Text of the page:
W3C home > Mailing lists > Public > www-tag@w3.org > September 2011

Re: TAG work on SPDY

From: Noah Mendelsohn <nrm@arcanedomain.com>
Date: Sun, 25 Sep 2011 18:12:47 -0400
Message-ID: <4E7FA75F.9040404@arcanedomain.com>
To: Jonathan Rees <jar@creativecommons.org>
CC: Jeni Tennison <jeni@jenitennison.com>, "www-tag@w3.org List" <www-tag@w3.org>, Jim Gettys <jg@freedesktop.org>

On 9/25/2011 11:33 AM, Jonathan Rees wrote:
> Caching and security do seem to be at odds. A similar situation is
> CSRF defense using nonces, which breaks cachability of HTML forms.
> There are probably architectural solutions to these conflicts. I don't
> know what they are, although I could probably make something up.

My concern with this is that SPDY is introduced primarily for performance, 
but as far as I can tell uses SSL unconditionally. Thus, even information 
that would otherwise not require protection might be less easily cached. 
So, there's a risk, I think, that the on-the-wire performance of a 
particular retrieval would in certain cases be traded for increased load on 
an origin server, and perhaps increased aggregate network traffic, as more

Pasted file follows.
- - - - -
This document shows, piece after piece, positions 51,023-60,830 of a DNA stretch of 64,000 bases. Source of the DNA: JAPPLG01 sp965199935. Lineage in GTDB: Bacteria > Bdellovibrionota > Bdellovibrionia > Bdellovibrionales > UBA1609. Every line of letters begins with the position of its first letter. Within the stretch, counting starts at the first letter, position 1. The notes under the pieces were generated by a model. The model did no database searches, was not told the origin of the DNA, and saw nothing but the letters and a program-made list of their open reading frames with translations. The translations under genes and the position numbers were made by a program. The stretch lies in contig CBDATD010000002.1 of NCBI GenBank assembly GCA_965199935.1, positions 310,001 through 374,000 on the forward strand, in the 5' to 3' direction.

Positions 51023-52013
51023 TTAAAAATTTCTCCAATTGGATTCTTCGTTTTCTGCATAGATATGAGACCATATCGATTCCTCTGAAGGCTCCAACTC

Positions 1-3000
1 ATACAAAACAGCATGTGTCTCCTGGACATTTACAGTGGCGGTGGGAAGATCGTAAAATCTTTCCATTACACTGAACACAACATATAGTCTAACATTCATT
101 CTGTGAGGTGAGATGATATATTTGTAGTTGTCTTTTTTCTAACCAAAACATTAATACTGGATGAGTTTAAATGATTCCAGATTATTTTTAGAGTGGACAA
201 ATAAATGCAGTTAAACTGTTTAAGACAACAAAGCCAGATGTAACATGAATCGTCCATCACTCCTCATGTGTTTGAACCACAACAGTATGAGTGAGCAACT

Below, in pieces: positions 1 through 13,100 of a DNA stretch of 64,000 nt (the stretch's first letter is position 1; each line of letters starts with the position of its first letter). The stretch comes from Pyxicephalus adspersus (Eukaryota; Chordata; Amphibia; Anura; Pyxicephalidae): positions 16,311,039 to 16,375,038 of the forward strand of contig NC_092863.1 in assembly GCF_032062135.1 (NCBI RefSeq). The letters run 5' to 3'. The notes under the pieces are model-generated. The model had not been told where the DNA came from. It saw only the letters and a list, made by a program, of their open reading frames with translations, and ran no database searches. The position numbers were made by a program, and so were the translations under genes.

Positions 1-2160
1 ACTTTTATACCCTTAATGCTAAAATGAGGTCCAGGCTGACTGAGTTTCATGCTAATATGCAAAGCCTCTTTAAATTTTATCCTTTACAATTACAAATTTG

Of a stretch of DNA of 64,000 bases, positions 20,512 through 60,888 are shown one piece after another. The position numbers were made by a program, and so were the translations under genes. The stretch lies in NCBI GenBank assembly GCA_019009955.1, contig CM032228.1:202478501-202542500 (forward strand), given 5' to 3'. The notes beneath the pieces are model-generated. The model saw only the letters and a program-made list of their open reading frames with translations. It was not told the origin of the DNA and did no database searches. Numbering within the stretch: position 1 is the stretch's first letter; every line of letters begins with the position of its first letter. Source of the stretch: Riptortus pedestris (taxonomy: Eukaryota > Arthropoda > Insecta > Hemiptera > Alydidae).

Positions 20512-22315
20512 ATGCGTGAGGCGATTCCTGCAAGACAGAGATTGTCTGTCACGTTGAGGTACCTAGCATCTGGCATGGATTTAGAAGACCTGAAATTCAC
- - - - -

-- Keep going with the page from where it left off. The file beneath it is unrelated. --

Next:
copies are sourced directly from the origin.

I should emphasize that I'm just speculating that there might be an impact 
on cacheing, and I'd be happy to hear from those who know more about SPDY 
that there is no problem.

> Architecturally the important thing is the interface or contract, not
> choice of implementation (protocol). To answer this question we'd need
> to know what requirements HTTP meets, and then see if SPDY meets them
> too. (I think I'm repeating Roy's "http: is not HTTP" slogan here.
> According to the specs at least, http-scheme URIs aren't tied to the
> HTTP protocol, and the HTTP protocol is not limited to http-scheme
> URIs.)

Long ago when the TAG was discussing my (as yet unsucessful) attempts to 
formalize the relationship between schemes and protocols, it was pointed 
out that the naming contract for http-scheme resources is somewhat 
different than for https. That is, when you retrieve an https-named 
resource part of the contract is that certificates will be checked as part 
of the name resolution. That's not in general true of otherwise similar 
http-named resources.

So, if the switch were being done in the other direction we would be highly 
suspicious: resolving an https URI without checking certs is inapproriate. 
SPDY goes the other way, with at least some consideration to using SSL (and 
thus, I presume, certs?) for http URIs. This seems like a safer switch, but 
it really is a change of contract.  Today, access to my http-named 
resources cannot fail due to certificate problems, and it seems there's 
consideration of changing that.

I'm not offering an early opinion as to whether that's bad, merely that it 
needs careful thought. Also: my impression is that SPDY is mostly used with 
https-named resources anyway, but I did see something somewhere about 
automatically switching to HTTPS even for http URIs.

Received on Sunday, 25 September 2011 22:13:13 UTC

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